Other than that, if you're not too old to race, why stop? Why not see what else you can accomplish, or what other records you can break? As long as you have the competitive spirit, there's no reason why you can't race until your body basically gives up. He has a very technical, precise superior training method that really keeps him in top form. There's no reason why he can't, or shouldn't, race... well, other than to spend more time with his kids and his foundation. And I would like to see him take in more American riders, like the type Ajay was talking about. Some riders with great potential that he can put under his and Chris Carmichael's wing and develop into a lean, mean cycling machine so that when he does retire, we have 3 or 4 other young guns that can step into the forefront and lead a new American team to multiple, successful victories at the big races.

    As a side note, I spoke with the woman who headed the team that planned the United Texas Tour, and she said that they'd signed Lance and his team already for that Tour. She was very excited, and she was also looking for volunteers (hint). I spoke with her back in early, and this was days after US Postal announced they would not sponsor the team next year. When I told her, she wasn't even phased- told me they had Lance's assurance of support and his promise to ride it. So this would be a great chance to be part of history- the longest Tour in the USA. Volunteer!

    Koffee

  12. #12
    Forum Admin lotek's Avatar
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    Quote Originally Posted by Koffee Brown
    . . .
    As a side note, I spoke with the woman who headed the team that planned the United Texas Tour, and she said that they'd signed Lance and his team already for that Tour. She was very excited, and she was also looking for volunteers (hint). . . So this would be a great chance to be part of history- the longest Tour in the USA. Volunteer!

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  13. #13
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    Quote Originally Posted by Koffee Brown
    Is it true that in order for the teams to ride in the Tour de France that they have to ride in two other Grand Tours? If so, he'll have to ride those other tours, or risk not being invited back, I would think.

    Koffee
    Huh? The UCI Pro Tour invites the teams, not the particular grand tour itself. Whether Armstrong races on the team or not would be basically irrelevant. (but who knows, this Pro Tour idea keeps changing and changing...)

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    I dont think he will come back next year to ride the TdF. After all the bs he is getting from the french media, the crazy basques and the fact that he would be the only one ever to win 6 tours are enough reasons for him to look elsewhere.

    As great as he is.. it would be very very hard for him to do the double Giro/Tour... perhaps the Giro/Vuelta might be more attainable and suitable for his legacy.. after all.. he has won all there is to be won in the Tour.. if he wins this year that is.

  15. #15
    Dancing on the Pedals Corsaire's Avatar
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    Why should he retire?

    The so called age is pure bull crap, it's not about age but about genes, conditioning and life style.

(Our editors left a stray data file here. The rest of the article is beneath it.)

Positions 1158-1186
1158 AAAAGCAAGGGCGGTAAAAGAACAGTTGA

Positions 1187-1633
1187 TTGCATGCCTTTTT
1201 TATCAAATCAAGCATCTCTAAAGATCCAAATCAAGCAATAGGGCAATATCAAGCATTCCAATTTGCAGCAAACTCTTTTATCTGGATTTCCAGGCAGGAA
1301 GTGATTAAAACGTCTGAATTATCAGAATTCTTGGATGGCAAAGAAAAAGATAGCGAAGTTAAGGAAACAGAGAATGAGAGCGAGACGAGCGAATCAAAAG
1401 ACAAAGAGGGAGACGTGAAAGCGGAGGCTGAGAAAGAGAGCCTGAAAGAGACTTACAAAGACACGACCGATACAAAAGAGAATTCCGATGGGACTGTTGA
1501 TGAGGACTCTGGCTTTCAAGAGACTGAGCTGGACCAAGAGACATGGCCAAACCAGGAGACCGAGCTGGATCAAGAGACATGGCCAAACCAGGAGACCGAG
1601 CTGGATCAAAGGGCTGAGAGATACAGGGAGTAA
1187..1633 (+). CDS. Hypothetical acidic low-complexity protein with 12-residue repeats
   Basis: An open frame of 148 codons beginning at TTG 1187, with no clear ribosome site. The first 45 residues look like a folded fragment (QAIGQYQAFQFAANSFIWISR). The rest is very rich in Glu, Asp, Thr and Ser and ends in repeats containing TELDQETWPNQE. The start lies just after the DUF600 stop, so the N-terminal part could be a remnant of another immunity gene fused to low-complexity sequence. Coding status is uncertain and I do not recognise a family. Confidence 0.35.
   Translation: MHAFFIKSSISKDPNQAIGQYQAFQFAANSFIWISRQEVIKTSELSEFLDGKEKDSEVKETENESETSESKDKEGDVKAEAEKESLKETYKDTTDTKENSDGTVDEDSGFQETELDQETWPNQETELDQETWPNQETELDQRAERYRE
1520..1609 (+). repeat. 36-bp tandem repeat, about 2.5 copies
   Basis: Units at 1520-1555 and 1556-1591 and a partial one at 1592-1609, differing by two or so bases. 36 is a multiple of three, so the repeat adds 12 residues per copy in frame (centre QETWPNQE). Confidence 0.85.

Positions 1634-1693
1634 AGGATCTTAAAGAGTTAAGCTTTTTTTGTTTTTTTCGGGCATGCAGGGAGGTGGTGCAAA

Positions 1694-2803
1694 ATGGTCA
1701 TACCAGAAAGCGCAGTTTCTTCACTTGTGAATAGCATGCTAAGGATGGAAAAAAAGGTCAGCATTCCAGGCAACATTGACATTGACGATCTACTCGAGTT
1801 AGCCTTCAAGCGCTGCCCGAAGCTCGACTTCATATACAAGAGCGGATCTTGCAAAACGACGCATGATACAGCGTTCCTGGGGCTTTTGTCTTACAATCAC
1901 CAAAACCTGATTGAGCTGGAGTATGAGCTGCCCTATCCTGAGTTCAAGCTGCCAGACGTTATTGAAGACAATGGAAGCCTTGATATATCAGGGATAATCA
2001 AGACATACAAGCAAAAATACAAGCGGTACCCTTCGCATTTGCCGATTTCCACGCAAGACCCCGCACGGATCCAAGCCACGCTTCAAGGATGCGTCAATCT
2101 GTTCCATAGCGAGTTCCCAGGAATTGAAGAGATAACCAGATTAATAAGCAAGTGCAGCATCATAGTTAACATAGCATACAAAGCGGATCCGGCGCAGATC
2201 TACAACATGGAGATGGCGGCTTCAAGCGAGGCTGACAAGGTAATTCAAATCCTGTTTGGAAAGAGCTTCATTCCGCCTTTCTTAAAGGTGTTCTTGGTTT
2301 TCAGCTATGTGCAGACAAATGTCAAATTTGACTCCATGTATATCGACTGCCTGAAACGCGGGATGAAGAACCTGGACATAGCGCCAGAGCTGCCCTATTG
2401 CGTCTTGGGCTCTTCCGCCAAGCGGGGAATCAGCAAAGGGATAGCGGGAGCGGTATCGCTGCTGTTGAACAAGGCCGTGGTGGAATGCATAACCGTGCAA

Carlos Lopez from Portugal broke the marathon world record at 37, year 1985 with 2 hrs,07 min., and 10 sec.

    A human being, peaks at 37 or 38, then again is how you lived your life.

    If you saw the Olympics Trials yesterday you'd be impressed by Gail Devers, it's gonna be her 5th Olympic and she still kick ass, yesterday she hit the finish line, head to head with anothe runner much younger than her.

    Corsaire

  16. #16
    Lance Hater Laggard's Avatar
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    Cyclists don't peak at 37 or 38.
    i may have overreacted

  17. #17
    Mr. Cellophane RainmanP's Avatar
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    Quote Originally Posted by brent_dube
    Huh? The UCI Pro Tour invites the teams, not the particular grand tour itself. Whether Armstrong races on the team or not would be basically irrelevant. (but who knows, this Pro Tour idea keeps changing and changing...)
    Is a change that goes into effect next year? Until now, the tour organizers have, in fact, invited the teams that participate in their respective grand tour. Now, some of the invitations are automatic such as the team of last year's winner and the top teams based on points, etc., but it is the organizers, not UCI, that have determined the criteria and invite the teams.

    It will be a shame if Division II level teams are excluded from their own national tours just because they don't have the big points and budgets. I enjoy seeing teams like Panaria in the Giro and some of the smaller Spanish and Portugese teams in the Vuelta.

    As to LA retiring, as much as I admire and support him I would just as soon see this be his last TDF. If all goes well and he wins, which I hope he does, he will have set a record that should stand for many years. Everyone is rooting for him to set the record. If he wins and rides again next year I think he has nothing to gain. I am concerned that he will be viewed as greedy and lose some support. And if he doesn't ride well it will be embarassing for him. He probably can win again if he keeps his focus, but why not "retire" from the Tour on a high note.

    Personally, I think it would be exciting to see him adjust his training toward winning classics and the World Cup or whatever the new Pro Tour competition is called. To me this would enhance his reputation and demonstrate his quality as a rider.
    If it ain't broke, mess with it anyway!

  18. #18
    Tiocfáidh ár Lá jfmckenna's Avatar
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    Quote Originally Posted by JimCR